Generally, it was more common for schools to moderate writing OTJs than it was for them to carry out moderation in reading or mathematics. On average 84% of schools used formal processes to moderate writing OTJs from 2010 to 2014, while an average of 62% of schools used formal processes to moderate reading and mathematics OTJs in this period. There were small overall increases in the proportions of schools using formal processes to moderate OTJs during the first five years of implementation. In reading this proportion rose 5% from 2010 to 2014, and similar sized increases were seen in writing (3% increase) and mathematics (8% increase). Principals reported that a variety of reference points for student achievement were used in moderation discussions at their school. In 2014, all principals noted that the National Standards themselves were used for this purpose, while the majority of principals (88%) noted that learning progressions such as the literacy learning progressions or the Number Framework were used. In both 2013 and 2014, just over half of the principals (51%) indicated that school-developed resources such as descriptions of performance or annotated work samples were used. The extent to which these resources accurately describe student capability in relation to the National Standards is unknown and if there is variation in the criteria developed by schools this may be an element which contributes to any inconsistencies in judgments between schools.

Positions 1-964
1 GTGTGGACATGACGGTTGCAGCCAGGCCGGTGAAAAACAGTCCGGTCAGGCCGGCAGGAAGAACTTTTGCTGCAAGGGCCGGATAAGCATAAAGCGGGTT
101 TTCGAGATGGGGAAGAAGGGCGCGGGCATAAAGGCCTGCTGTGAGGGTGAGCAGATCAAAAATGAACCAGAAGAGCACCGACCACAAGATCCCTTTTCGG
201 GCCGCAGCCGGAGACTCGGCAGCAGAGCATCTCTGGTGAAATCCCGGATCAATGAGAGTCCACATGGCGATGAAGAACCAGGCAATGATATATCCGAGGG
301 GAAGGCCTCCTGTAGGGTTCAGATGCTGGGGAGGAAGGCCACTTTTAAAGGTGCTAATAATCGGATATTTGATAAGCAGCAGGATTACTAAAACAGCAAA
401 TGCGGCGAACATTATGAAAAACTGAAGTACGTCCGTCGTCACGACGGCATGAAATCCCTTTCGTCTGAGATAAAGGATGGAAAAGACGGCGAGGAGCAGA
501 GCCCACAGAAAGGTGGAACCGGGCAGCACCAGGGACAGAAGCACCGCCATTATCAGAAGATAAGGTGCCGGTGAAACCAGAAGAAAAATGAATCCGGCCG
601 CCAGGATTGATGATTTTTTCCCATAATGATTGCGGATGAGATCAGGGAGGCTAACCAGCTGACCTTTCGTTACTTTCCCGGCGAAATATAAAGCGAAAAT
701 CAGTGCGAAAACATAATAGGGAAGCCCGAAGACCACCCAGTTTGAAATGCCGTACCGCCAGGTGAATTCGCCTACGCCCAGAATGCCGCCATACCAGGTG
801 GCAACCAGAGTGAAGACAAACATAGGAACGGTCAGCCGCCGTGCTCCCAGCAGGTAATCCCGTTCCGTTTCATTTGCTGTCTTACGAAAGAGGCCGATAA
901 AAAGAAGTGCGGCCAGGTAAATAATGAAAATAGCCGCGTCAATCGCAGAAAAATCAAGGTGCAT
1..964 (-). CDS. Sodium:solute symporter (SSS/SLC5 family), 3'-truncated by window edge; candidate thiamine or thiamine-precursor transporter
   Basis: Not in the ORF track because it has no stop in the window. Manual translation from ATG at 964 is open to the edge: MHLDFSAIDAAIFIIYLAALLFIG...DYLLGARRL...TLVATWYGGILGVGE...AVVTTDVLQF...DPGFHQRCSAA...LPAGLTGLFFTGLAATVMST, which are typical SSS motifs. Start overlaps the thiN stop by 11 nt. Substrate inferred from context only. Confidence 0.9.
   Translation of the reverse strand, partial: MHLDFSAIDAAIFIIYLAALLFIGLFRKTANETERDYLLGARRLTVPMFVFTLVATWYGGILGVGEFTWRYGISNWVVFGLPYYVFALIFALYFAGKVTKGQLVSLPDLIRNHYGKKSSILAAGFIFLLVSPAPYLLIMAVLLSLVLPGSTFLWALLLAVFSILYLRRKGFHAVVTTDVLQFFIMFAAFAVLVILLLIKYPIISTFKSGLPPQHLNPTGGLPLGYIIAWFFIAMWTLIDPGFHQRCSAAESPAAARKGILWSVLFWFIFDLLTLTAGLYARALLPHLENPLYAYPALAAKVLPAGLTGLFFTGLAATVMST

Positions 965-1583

Over its duration, this project has collected a variety of evidence regarding the dependability of OTJs. The strongest evidence is found in the substantial variation by school type of the OTJs of students in Years 7 and 8 reported in relation to the 2012, 2013, and 2014 data collection. For example, 79% of Year 8 students at full primary schools were rated 'at' or 'above' the mathematics standards in 2014 compared with 67% of Year 8 students at intermediate schools. The low levels of agreement between mathematics OTJs made using schools' regular processes, and mathematics ratings generated from teachers' judgments in the PaCT mathematics national trial in 2013 also provided strong evidence that OTJs lack dependability. Overall, 40% of school OTJs were in agreement with PaCT mathematics national trial ratings. Substantial variation has also been observed in the OTJs of individual students from 2011 to 2014, and considerable variability was observed in the accuracy of teachers' ratings in relation to the writing and mathematics standards in the assessment scenarios in the 2011 and 2012 data collection. In 2013 and 2014, principals' perceptions provided another source of evidence that casts doubt on the dependability of OTJs.